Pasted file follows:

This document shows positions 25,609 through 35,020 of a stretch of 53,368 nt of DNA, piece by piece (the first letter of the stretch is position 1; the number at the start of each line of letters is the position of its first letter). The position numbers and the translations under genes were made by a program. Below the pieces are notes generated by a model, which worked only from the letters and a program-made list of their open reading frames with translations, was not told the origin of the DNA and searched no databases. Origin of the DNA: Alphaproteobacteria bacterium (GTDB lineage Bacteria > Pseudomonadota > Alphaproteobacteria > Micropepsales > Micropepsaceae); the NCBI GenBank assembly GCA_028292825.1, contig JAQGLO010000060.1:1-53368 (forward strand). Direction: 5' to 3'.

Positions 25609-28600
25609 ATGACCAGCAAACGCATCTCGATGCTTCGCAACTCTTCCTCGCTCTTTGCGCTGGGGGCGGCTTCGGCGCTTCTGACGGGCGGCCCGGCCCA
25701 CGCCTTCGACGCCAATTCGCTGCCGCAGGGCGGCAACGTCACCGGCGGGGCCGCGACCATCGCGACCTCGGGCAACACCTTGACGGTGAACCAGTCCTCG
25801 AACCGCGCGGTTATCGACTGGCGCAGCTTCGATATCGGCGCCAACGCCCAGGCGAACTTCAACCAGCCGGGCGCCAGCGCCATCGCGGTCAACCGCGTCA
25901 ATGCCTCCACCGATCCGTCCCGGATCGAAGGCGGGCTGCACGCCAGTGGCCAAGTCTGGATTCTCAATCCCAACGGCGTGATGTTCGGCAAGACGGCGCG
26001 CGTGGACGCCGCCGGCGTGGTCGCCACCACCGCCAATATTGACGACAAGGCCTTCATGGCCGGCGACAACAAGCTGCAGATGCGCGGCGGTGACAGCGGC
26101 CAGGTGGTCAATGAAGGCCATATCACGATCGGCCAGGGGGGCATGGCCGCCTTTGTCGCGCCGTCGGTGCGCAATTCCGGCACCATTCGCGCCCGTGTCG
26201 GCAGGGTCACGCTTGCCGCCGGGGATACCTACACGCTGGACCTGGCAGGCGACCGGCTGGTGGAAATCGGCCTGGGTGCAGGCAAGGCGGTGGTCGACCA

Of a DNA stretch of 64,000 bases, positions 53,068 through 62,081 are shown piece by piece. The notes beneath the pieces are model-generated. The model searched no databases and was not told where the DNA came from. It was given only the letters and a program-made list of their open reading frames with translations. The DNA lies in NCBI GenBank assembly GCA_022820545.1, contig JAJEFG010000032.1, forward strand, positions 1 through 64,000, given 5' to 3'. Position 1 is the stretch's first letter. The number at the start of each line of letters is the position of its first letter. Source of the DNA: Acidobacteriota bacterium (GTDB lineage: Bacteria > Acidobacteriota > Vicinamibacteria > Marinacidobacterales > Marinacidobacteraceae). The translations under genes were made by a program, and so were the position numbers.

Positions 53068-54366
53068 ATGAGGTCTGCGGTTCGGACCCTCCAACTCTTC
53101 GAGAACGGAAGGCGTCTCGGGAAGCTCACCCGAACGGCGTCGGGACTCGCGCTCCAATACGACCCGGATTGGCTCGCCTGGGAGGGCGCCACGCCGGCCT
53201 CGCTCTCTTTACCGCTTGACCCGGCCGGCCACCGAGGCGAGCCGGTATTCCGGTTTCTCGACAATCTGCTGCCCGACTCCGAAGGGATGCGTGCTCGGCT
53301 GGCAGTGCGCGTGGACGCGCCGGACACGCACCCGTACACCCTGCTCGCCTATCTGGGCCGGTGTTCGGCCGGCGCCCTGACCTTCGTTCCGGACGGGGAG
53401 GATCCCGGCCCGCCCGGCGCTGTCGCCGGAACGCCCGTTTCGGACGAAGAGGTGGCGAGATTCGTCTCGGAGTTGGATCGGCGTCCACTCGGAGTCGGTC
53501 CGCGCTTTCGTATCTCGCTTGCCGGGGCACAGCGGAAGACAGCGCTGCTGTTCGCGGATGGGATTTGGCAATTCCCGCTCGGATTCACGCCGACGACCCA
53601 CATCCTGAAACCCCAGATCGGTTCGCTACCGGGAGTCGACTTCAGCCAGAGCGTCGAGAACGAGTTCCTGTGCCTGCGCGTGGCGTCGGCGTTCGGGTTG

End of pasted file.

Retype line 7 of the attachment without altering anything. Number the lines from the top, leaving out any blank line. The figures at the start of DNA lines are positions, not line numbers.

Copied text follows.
26001 CGTGGACGCCGCCGGCGTGGTCGCCACCACCGCCAATATTGACGACAAGGCCTTCATGGCCGGCGACAACAAGCTGCAGATGCGCGGCGGTGACAGCGGC